By Raf Buyle on Feb 09, 2016
...the tourist experience is more diverse than ever, covering a spectrum that goes from the family looking for a nice hotel with guided tours, to a backpacker who travels alone and surfs somebody's couch.
However, there is one factor that is common across all kinds of tourists: the need for digital services to get information, plan trips, reserve accommodations, get in touch with other tourists, consult maps to visit places, rate restaurants or share experiences. Imagine we could use the same services in different places around the world without the need for searching new service providers or new apps every time we visit a different place or city.
A lot of projects fail because the underlying systems and databases are too difficult to connect or because it is too costly to do. Data are often locked in isolated silos, that can't be reused outside an existing website or mobile app.
Linked Open Data aims to connect these solitary pieces of information to other data sources on the web. If each data is linked, we can jump from link to link to retrieve and discover new knowledge: suggesting interesting attractions, thematic walks, or other nearby services.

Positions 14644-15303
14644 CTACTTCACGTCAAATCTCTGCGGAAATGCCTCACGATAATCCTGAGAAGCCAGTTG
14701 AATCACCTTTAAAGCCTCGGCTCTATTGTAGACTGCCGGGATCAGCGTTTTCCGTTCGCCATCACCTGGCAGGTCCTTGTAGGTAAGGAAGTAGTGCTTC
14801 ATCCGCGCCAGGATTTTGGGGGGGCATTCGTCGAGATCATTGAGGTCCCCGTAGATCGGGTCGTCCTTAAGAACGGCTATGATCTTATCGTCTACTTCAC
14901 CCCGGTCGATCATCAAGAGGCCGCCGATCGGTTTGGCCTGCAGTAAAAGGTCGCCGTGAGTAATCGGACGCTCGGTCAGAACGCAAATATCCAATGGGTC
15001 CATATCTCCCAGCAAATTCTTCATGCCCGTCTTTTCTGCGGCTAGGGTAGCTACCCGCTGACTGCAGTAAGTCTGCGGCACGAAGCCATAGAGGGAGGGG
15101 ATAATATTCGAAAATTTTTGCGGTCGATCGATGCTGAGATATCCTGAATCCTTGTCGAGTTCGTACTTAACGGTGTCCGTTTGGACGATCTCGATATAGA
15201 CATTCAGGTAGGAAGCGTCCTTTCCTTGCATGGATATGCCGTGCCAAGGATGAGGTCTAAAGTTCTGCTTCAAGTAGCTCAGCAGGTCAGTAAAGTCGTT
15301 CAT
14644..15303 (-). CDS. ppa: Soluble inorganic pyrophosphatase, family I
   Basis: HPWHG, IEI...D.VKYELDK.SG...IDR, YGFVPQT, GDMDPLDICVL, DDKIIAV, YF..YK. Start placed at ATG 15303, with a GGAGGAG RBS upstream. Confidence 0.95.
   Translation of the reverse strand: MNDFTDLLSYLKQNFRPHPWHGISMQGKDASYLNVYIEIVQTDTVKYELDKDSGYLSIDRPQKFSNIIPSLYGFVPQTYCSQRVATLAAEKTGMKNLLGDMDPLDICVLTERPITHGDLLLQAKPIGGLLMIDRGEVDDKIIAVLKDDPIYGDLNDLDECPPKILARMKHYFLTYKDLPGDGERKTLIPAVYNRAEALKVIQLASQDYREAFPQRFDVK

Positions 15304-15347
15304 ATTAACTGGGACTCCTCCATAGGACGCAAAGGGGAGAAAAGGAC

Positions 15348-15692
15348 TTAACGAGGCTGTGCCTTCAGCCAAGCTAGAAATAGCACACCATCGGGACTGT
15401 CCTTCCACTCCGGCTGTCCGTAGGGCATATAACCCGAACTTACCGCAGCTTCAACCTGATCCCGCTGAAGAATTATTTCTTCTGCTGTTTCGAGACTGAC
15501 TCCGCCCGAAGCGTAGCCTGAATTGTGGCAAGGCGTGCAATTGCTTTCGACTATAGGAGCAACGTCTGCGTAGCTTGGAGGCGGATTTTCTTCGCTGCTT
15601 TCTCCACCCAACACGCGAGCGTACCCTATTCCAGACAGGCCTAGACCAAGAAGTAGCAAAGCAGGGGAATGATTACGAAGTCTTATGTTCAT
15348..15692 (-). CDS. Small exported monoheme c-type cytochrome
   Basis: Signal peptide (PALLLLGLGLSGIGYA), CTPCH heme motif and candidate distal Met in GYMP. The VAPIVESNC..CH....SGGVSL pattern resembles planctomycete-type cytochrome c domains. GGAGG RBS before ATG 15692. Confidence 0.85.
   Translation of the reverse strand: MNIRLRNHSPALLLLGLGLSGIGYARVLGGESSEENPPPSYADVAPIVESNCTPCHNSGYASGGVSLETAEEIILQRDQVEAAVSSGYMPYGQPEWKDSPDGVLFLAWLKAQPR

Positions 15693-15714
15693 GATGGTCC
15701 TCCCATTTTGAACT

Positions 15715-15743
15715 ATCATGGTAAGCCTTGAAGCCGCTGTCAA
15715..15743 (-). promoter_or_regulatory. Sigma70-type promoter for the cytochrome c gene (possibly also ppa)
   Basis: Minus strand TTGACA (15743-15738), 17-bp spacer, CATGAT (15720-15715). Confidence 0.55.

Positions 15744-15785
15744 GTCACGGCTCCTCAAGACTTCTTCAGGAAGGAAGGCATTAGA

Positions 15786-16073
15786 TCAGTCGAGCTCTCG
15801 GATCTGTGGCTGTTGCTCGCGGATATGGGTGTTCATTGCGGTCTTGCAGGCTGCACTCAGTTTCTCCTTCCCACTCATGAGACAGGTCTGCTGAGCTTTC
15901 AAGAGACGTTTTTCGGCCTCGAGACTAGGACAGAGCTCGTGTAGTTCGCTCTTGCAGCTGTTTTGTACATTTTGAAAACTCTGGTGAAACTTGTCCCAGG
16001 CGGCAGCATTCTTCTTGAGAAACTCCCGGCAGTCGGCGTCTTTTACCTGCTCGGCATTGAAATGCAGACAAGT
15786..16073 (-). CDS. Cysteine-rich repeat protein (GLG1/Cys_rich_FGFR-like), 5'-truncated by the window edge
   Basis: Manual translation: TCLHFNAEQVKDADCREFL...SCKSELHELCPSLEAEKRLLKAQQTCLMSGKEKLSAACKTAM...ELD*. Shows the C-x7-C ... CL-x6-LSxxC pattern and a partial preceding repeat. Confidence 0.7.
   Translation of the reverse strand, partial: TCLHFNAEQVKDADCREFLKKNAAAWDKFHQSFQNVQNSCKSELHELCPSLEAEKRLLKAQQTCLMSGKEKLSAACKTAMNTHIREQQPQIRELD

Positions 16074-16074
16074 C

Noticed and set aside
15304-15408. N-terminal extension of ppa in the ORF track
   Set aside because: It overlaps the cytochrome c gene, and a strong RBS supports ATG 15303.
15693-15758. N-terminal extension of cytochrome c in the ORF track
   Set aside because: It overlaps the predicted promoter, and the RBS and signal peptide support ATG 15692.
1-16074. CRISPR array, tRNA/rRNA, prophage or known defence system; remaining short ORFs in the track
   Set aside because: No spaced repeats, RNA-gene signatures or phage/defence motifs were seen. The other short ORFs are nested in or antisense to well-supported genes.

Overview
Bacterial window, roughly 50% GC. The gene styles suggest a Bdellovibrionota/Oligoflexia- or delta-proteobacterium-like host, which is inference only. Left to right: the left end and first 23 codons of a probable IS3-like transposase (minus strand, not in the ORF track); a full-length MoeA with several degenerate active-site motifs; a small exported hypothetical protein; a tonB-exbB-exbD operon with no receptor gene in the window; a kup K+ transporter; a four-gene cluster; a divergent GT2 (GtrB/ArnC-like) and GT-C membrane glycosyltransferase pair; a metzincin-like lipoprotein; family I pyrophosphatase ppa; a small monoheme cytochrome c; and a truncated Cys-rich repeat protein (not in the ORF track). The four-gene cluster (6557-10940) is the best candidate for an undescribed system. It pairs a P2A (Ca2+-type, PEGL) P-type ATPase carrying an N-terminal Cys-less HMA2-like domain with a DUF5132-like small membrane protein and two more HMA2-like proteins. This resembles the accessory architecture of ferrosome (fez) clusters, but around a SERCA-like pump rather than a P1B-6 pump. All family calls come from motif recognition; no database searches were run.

There are already good initiatives focusing on reusable apps and data. But we need more Open Data and a common language for machine readable touristic information. Therefore we've joined forces in a new working group which supports digital creativity concerning tourism and host an “Open Standard for Tourism” Vocabulary, which is a reusable Ontology for describing tourism data.
“In the touristic data-landscape openness is not the issue: the essence of the industry runs on its data being available to an audience as big as possible. In such an environment of multiple sources happily sharing their own part and version of the truth, unfortunately, the issue then is to understand all of it in a coherent way. This first iteration of the semantic touristic vocabulary is rightfully something that deserves the international attention of the touristic community. ” - Marc Portier, ICT Manager Westtoer
After the development is completed and stable, the Open Belgium Tourism Working Group which is part of Open Knowledge Belgium will keep the specifications and serializations on-line. A GitHub is set-up for version and release management, and issue reporting. The next Open Tourism community gathering will be on Saturday the 5th of March 2016 from 9:30 - 11:30 during the ‘More with Tourism’ hackathon in Mechelen.
In our workshop we will share and discuss the ‘Open Standard for Tourism Ecosystems Data’ and tools for aggregating existing data and mapping it to the tourism vocabulary, which has been tested with local data in the region of West-Flanders. We’ll make sure to leave some time for questions from the audience as well. Hope to see you there!